As a child I had measles, chickenpox and mumps. It used to be common practice back then to expose your child to these diseases, so they would develop a natural immunity. There were no vaccines.

From January 1 to April 19, 2019, 626 individual cases of measles have been confirmed in 22 states. This is the second-greatest number of cases reported in the U.S. since measles was eliminated in 2000, second only to the 667 cases reported during all of 2014. According to the Associated Press, over 1,200 people have died in Madagascar as a result of a measles epidemic dating to last year. By mid-March, 117,075 cases had been reported by the health ministry, affecting all regions of the country.

Serious side effects of vaccination appear to be no more common than those from other types of medication such as antibiotics, fever reducers and pain relievers. In my opinion, vaccines have helped children stay healthy for more than 50 years, they are safe and vaccinations work. Yet many parents still question their safety because of misinformation they’ve received. Just because it is on the internet doesn’t make it true. That’s why I think it’s important to turn to a reliable and trusted source, including your child’s doctor, for information. Most healthcare professionals believe in their effectiveness to prevent life threatening illnesses.

Most childhood diseases are rarer due to vaccines according to what I’ve read and if they are not given, the bacteria and viruses that cause these diseases could begin to infect more and more children. In the United States vaccines protect children from many diseases but in many parts of the world vaccine preventable diseases are still quite common. Because these diseases may be brought into the United States by Americans who travel abroad or by immigrants, it’s important for your child to be vaccinated.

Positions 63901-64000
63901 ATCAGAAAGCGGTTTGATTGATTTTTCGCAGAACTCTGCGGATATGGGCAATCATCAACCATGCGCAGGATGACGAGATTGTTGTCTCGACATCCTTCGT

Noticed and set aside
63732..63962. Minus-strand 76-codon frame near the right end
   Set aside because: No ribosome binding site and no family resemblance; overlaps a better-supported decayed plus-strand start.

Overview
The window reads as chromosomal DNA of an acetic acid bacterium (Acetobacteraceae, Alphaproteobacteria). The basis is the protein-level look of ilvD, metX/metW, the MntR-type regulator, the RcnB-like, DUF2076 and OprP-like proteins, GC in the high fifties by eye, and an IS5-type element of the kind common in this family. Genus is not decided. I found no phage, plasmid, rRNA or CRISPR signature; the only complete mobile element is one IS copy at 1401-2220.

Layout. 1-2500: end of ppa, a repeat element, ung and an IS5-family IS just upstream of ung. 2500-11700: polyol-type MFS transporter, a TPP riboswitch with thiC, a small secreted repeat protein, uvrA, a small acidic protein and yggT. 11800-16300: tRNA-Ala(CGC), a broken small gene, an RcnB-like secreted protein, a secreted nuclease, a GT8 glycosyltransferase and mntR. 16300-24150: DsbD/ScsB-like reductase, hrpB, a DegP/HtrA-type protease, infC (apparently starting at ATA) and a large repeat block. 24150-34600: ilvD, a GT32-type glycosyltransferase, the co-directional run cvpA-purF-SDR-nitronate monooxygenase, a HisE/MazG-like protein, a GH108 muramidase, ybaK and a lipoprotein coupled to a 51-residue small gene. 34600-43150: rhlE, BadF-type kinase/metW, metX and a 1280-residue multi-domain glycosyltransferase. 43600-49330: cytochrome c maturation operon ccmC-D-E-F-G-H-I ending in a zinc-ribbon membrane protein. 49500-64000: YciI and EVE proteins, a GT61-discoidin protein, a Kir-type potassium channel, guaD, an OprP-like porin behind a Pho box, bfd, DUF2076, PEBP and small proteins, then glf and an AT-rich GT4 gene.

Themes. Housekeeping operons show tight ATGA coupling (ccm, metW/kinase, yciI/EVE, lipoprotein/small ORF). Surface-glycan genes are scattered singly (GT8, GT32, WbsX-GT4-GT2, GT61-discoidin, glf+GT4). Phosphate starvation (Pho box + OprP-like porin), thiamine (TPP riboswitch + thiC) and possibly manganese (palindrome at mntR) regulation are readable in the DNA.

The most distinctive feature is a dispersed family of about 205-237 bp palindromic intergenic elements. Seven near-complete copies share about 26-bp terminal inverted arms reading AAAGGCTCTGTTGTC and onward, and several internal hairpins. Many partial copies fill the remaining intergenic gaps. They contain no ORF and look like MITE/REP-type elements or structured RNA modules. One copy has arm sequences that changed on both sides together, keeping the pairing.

A highly weakened strain of the Rubella virus is given as a vaccination to guard against the disease commonly called Measles or German Measles. Many studies have shown that this immunity lasts at least 15 years while a natural immunity created from actually contracting the disease will last a lifetime.

According to the CDC, Chickenpox is a very contagious disease.  The best way to prevent chickenpox is to get the chickenpox vaccine. Without being vaccinated and contracting Chicken Pox could cause shingles in later life.

Mumps vaccine is also created from an extremely weakened strain of the mumps virus. The mumps virus is self-limiting and will provide a lifetime immunity if contracted. The duration of the vaccine protection is unknown, however it has been shown to last at least 12 years.